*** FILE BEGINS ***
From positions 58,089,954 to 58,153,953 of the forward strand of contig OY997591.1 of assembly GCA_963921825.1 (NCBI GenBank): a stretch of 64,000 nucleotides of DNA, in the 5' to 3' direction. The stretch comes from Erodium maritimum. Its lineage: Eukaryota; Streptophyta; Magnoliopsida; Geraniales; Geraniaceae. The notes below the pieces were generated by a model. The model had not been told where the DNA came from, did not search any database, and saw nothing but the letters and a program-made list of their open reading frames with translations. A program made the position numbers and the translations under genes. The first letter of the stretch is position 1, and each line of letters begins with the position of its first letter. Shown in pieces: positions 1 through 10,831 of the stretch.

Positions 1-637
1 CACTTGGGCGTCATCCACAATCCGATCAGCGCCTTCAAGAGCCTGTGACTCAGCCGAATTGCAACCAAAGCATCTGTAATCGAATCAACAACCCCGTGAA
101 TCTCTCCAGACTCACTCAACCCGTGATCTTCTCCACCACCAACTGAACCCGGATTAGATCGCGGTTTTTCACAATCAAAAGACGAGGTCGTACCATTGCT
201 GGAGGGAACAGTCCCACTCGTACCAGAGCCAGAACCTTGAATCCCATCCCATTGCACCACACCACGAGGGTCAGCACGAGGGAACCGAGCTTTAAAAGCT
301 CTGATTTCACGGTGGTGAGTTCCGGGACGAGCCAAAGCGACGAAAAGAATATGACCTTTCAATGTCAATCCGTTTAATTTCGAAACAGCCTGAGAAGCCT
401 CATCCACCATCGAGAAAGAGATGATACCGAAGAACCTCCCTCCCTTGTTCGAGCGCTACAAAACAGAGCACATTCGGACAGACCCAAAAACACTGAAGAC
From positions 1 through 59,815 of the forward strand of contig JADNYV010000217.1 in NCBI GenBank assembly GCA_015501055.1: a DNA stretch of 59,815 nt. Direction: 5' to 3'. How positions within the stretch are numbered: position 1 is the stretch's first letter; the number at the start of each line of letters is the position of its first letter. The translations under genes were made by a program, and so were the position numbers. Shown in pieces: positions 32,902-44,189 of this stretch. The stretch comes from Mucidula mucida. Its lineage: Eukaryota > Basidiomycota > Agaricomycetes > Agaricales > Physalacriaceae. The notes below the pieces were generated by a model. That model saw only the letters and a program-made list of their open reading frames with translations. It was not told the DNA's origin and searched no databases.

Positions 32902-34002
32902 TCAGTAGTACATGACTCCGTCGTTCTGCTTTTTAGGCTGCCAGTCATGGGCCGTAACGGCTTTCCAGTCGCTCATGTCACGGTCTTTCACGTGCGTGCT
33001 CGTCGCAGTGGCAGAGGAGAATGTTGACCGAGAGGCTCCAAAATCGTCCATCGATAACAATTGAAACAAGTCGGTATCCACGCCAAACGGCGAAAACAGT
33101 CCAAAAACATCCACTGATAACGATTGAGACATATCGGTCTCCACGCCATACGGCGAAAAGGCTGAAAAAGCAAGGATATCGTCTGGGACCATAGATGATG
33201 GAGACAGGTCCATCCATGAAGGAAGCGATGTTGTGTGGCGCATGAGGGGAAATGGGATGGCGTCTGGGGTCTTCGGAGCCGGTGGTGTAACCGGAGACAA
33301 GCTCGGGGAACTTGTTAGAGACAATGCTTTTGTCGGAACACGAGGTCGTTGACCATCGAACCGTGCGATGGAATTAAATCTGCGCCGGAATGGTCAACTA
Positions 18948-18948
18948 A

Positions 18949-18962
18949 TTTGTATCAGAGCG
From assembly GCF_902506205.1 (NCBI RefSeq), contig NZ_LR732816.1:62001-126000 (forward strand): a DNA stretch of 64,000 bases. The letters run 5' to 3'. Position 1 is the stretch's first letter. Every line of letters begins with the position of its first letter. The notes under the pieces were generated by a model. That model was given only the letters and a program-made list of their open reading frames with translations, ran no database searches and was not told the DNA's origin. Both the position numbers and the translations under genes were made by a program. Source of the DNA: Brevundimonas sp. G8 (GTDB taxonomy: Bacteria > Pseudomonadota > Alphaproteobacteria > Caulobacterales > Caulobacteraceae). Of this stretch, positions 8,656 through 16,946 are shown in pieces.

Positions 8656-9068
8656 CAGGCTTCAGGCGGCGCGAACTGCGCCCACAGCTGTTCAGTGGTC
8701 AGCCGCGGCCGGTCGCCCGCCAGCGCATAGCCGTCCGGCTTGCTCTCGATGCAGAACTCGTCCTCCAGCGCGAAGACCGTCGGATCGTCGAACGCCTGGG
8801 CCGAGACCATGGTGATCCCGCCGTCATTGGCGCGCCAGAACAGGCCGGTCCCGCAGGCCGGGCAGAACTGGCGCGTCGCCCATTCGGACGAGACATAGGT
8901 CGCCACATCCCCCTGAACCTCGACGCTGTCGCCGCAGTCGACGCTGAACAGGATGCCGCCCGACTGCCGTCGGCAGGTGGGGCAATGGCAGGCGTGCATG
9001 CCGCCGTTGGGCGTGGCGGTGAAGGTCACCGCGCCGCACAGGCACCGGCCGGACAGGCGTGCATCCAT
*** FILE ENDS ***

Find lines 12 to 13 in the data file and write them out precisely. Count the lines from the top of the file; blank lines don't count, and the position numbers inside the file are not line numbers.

33101 CCAAAAACATCCACTGATAACGATTGAGACATATCGGTCTCCACGCCATACGGCGAAAAGGCTGAAAAAGCAAGGATATCGTCTGGGACCATAGATGATG
33201 GAGACAGGTCCATCCATGAAGGAAGCGATGTTGTGTGGCGCATGAGGGGAAATGGGATGGCGTCTGGGGTCTTCGGAGCCGGTGGTGTAACCGGAGACAA